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'Deep-seated Abnormality': Military Psychiatry, Segregation, and Discourses of Black “Unfitness” in World War II

Aragon, Margarita. 2017. 'Deep-seated Abnormality': Military Psychiatry, Segregation, and Discourses of Black “Unfitness” in World War II. Men and Masculinities, ISSN 1097-184X [Article]

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Abstract or Description

This article examines the construction of “unfit” black masculinity in institutional and medical discourses of the American military during World War II. Examining the military medical literature on “maladjustment” in context of the armed forces practice of segregation, I argue that by ignoring the impact of segregation, military psychiatrists reproduced linkages between blackness and “defect.” Despite the absence of direct assertions of racial hierarchy, these discourses thus implicitly, and sometimes explicitly, construed black manhood as alternately feeble and menacing, but above all as “abnormal” in both mind and body. Examining articles from psychiatric and military medical journals, as well as the internal documents of military officials, I investigate these claims in regard to the conceptualization and management of “constitutional defects” and psychosomatic illness.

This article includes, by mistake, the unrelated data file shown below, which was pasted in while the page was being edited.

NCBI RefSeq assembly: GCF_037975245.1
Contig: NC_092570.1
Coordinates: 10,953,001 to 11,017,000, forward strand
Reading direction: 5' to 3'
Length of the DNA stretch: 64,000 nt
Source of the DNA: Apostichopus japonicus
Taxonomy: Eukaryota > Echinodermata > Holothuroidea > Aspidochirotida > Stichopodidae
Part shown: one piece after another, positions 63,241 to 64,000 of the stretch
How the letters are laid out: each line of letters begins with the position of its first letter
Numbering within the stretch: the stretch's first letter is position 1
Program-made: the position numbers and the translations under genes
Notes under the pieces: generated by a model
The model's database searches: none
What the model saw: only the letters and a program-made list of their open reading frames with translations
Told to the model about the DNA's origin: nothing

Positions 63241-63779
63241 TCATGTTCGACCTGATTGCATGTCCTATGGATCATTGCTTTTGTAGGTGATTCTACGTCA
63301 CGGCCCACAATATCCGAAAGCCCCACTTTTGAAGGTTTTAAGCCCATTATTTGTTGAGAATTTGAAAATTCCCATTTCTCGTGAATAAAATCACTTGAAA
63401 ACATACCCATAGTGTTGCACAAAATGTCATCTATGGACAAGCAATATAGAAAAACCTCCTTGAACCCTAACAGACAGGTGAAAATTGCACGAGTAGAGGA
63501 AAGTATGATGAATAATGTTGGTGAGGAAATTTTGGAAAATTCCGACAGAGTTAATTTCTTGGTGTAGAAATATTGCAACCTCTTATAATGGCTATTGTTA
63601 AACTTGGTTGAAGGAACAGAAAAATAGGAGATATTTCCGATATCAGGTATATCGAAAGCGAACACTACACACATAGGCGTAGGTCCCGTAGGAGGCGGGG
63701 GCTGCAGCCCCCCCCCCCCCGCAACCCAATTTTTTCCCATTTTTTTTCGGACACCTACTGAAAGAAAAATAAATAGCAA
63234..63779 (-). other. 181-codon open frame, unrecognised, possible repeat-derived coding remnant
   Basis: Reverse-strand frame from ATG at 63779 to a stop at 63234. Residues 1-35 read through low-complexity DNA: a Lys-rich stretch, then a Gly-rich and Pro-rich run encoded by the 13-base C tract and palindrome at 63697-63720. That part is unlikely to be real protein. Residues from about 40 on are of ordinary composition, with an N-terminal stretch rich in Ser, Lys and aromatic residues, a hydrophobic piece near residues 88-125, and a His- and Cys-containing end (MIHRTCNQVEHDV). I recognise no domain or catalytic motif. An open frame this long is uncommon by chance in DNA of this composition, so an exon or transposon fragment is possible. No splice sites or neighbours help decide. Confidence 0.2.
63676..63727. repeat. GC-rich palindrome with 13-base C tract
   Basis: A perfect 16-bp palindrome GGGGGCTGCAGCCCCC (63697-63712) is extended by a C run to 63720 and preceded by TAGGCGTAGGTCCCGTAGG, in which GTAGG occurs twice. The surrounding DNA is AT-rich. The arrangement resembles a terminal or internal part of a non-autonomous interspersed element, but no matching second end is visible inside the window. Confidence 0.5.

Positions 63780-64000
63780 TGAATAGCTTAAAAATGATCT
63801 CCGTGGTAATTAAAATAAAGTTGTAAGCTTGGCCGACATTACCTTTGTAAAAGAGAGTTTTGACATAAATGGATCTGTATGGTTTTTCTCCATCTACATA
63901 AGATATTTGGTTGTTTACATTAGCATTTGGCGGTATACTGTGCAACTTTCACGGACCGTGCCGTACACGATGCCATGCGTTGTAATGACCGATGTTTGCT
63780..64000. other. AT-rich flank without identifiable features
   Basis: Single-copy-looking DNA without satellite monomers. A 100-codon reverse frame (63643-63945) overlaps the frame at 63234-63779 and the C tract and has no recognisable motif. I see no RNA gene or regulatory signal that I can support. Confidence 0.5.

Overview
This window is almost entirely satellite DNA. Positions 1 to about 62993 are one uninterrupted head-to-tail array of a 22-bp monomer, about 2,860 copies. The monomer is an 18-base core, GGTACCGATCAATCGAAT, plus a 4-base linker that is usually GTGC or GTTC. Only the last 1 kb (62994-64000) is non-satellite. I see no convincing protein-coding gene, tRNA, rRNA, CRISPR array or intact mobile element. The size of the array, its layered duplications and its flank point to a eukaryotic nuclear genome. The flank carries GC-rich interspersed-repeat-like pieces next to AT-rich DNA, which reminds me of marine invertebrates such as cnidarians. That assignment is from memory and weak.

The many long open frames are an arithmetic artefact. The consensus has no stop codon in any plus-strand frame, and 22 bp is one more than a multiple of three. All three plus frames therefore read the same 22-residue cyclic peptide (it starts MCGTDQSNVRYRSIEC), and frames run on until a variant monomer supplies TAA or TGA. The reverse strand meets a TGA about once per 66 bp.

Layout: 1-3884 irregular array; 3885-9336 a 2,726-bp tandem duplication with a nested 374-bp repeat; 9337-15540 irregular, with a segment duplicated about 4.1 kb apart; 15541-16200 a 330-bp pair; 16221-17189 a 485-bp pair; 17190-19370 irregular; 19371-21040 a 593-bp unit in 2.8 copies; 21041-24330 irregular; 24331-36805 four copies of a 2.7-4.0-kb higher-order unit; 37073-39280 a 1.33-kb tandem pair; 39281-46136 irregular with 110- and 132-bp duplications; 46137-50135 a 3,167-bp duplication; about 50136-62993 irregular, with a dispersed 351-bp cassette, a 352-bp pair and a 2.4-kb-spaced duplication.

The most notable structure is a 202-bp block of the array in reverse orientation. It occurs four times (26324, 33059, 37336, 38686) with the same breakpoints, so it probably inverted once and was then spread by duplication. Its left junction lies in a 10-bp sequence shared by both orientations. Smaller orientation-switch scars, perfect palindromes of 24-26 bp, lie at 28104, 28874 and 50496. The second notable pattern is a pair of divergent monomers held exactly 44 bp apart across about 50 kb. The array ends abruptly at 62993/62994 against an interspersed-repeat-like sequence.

Item Type:

Article

Identification Number (DOI):

https://doi.org/10.1177/1097184X17703156

Keywords:

medicine, race, war, United States, segregation, disability

Departments, Centres and Research Units:

Sociology

Dates:

DateEvent
26 May 2017Published
2017Accepted

Item ID:

23433

Date Deposited:

07 Jun 2018 11:11

Last Modified:

11 Jul 2018 07:32

Peer Reviewed:

Yes, this version has been peer-reviewed.

URI:

http://research.gold.ac.uk/id/eprint/23433

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